Everett Walker, constable, testified that he found appellant on the highway, took charge of him and he was in a drunken, condition. He took appellant to appellant’s home after he had told him that he had been robbed by Fred Godbey, the deceased. When he reached appellant’s home he saw the man lying there “with his head up in under the porch” as if drunk. He lighted a lamp, took hold of the body of Godbey and it was cold and stiff. He heard appellant say at the time, “a Godbey, I killed him, I shot him, and I will get the last of them, and any son-of-a-b____ that comes after me.”

He further testified that appellant fired a shot at him and that he (witnesses) jumped into his truck and drove back to Atkins and called the sheriff.

Appellant admitted that he shot the deceased, but testified that Fred Godbey was trying to rob him. He shot where he thought Godbey was, but did not know that he had killed him.

There is other evidence of probative value which we deem it unnecessary to abstract here.

The rule is well settled that in determining whether the evidence is sufficient to support the verdict, this court

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must consider it in the light most favorable to the state, and when this is done, we think there is ample testimony to support the jury’s finding. O’Neal v. State, 179 Ark. 1153, 15 S.W.2d 976; Bowlin v. State, 175 Ark. 1047, 1 S.W.2d 546; Yeager v. State, 176 Ark. 725, 3 S.W.2d 977.

It is next argued that the court erred in overruling appellant’s supplementary motion for a new trial which was based upon alleged newly discovered evidence. Such motion is always addressed to the sound discretion of the trial court and unless it appears that there has been an abuse of discretion, an injustice has been done, or the rights of the accused prejudiced, this court will not reverse. After a careful review of the record, we think no abuse of discretion has been shown.

In Bourne v. State, 192 Ark. 416, 91 S.W.2d 1029, this court said: “A supplemental motion for a new trial, on the ground of newly discovered evidence, was filed and overruled. Such a motion addresses itself to the sound legal discretion of the trial court, and this court will not reverse except where an abuse of such discretion is shown or an apparent injustice has been done. Ward v. State, 85 Ark. 179, 107 S.W. 677; Young v. State, 99 Ark. 407, 138 S.W. 475: Cole v. State, 156 Ark. 9, 245 S.W. 303. No abuse of discretion is shown.” Clements v. State, 199 Ark. 69, 133 S.W.2d 844.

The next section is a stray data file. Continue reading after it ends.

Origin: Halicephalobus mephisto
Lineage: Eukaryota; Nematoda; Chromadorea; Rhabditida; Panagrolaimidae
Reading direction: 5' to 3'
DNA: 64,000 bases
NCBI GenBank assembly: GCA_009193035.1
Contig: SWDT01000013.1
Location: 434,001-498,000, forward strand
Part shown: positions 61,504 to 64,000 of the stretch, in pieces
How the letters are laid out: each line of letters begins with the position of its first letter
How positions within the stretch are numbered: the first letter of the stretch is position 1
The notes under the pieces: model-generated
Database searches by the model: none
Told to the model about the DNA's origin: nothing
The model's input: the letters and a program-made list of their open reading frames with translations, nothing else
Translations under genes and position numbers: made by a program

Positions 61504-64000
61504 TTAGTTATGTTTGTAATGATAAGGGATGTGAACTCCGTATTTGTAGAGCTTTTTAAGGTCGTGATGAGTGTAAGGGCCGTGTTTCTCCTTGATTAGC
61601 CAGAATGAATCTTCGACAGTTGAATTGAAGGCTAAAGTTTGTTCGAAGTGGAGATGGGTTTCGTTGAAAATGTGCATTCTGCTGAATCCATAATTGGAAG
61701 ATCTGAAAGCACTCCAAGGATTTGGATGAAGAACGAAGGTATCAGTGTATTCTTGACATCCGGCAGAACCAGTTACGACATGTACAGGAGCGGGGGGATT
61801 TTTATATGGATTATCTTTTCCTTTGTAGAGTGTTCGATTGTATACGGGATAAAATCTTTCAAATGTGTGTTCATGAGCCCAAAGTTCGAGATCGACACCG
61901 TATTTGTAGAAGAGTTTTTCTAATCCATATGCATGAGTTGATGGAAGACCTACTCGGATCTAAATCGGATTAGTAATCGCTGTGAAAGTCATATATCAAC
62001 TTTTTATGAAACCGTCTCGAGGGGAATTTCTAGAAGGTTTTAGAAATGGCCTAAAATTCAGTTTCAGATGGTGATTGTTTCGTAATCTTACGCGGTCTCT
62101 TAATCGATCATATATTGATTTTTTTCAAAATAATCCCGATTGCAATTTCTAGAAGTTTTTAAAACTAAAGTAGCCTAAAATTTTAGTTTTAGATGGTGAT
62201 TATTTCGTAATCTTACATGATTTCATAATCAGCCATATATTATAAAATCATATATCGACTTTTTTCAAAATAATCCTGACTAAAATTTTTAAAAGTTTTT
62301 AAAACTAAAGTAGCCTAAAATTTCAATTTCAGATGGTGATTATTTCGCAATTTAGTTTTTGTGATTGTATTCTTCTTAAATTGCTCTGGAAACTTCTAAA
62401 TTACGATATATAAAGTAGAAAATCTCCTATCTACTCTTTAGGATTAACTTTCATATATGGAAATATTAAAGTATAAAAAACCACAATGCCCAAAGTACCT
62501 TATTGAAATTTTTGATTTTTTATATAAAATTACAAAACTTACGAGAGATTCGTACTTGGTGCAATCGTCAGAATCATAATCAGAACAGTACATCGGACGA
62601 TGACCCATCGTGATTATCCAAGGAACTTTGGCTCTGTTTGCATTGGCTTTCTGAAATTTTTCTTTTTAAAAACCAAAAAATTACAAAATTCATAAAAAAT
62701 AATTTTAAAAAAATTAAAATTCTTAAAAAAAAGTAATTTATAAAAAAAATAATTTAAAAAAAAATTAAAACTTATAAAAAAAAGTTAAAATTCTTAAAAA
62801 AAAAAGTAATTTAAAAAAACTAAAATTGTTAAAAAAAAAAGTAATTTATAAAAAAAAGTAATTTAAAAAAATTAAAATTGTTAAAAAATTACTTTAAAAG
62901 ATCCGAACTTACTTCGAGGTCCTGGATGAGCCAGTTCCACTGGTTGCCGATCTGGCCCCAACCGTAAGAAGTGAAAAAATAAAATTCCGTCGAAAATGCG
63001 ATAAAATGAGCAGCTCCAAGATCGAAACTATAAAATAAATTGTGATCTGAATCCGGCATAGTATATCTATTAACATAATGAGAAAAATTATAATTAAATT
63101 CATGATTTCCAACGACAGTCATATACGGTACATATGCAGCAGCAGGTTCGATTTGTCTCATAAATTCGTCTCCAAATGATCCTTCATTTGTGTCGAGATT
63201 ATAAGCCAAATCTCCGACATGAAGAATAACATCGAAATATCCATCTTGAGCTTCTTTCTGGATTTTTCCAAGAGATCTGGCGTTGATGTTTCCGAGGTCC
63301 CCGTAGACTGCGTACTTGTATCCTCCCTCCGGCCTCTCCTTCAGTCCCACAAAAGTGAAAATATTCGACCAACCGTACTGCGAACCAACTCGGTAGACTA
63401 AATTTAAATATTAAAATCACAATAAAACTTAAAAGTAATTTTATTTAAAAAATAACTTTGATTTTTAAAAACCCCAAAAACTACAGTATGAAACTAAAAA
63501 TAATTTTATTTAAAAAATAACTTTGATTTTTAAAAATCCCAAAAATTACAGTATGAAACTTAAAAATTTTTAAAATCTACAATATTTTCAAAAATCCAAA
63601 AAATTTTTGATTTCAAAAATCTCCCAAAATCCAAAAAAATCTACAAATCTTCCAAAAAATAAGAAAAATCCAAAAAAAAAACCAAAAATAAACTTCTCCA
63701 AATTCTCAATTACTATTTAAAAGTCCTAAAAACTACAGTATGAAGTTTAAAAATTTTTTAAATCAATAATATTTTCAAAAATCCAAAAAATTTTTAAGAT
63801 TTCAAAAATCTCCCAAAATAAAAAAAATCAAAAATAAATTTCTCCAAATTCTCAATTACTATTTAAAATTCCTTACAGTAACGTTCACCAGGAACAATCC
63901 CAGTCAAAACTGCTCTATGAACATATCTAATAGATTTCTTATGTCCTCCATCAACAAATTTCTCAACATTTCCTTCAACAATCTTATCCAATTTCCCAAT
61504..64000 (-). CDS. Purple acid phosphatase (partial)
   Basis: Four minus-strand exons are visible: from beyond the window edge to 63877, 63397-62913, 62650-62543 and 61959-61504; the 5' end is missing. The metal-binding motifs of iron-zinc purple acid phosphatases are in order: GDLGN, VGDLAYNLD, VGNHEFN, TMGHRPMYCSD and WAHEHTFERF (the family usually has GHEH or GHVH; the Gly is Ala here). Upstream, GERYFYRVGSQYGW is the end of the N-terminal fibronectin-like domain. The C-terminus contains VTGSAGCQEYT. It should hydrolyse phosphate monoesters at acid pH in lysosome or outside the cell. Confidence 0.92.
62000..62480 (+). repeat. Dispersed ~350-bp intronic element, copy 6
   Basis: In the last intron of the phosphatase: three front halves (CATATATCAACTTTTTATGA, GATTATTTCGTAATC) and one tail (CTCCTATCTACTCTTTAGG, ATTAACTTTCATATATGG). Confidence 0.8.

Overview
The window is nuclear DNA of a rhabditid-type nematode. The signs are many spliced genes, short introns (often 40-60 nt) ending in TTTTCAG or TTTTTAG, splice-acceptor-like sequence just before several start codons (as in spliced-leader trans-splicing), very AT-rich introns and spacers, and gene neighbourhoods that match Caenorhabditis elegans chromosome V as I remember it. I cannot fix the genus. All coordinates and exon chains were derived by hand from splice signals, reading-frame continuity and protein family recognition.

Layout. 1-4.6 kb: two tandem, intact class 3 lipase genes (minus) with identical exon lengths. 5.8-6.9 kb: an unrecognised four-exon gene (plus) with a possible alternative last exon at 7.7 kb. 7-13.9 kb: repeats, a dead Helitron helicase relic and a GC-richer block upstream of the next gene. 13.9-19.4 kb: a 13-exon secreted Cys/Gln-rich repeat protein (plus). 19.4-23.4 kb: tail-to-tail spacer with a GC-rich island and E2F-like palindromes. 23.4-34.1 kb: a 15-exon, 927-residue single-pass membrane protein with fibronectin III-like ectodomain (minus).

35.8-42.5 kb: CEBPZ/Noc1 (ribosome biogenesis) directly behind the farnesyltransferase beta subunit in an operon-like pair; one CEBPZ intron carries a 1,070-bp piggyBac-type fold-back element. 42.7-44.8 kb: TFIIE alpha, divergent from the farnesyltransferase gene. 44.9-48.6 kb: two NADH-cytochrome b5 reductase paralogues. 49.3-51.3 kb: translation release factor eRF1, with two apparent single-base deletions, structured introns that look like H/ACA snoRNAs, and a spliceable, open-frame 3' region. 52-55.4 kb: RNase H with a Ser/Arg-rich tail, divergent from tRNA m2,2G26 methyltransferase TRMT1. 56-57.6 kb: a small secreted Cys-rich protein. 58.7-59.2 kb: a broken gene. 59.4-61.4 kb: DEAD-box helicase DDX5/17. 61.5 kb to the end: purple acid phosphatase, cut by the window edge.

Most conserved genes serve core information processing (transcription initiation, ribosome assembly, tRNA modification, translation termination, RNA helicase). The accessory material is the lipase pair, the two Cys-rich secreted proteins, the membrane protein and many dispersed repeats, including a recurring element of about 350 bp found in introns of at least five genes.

Finally appellant complains about certain evidence brought out by the prosecuting attorney on cross-examination of appellant. Appellant was asked: “Q. You were convicted of a felony in 1926? A. Yes. Q. What was the charge? A. Get the record. . . . Q. Wasn’t it assault and intent to rape in 1924 or 1926? A. You and your dad know how it was . . . Q. Haven’t you had a number of shooting scrapes in your time? A. No, sir, I never shot another man.” Appellant was asked if he had “pistol whipped” a boy by the name of Blackwood, whom he had working for him, and made him leave. Appellant answered “No,” that he did not whip him but he made him leave.

The record reflects that the trial court excluded from the jury this latter evidence relating to the alleged whipping

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of Blackwood with a pistol, but refused to reprimand the prosecuting attorney. The other evidence quoted, supra, was, we think, proper cross-examination, and on the whole it is our view that no error was committed. The testimony which the court permitted to go to the jury was brought out by the attorney for the state as affecting the credibility of appellant’s testimony and was proper.

In Burns v. State, 197 Ark. 918, 125 S.W.2d 463, we said: “This testimony was admitted on cross-examination of one of the appellants and it has always been held by this court that the cross-examination of the defendant to test his credibility may be given wide latitude. See Wawak and Vaught v. State, 170 Ark. 329, 279 S.W. 997.”

On the whole case, finding no error, the judgment is affirmed.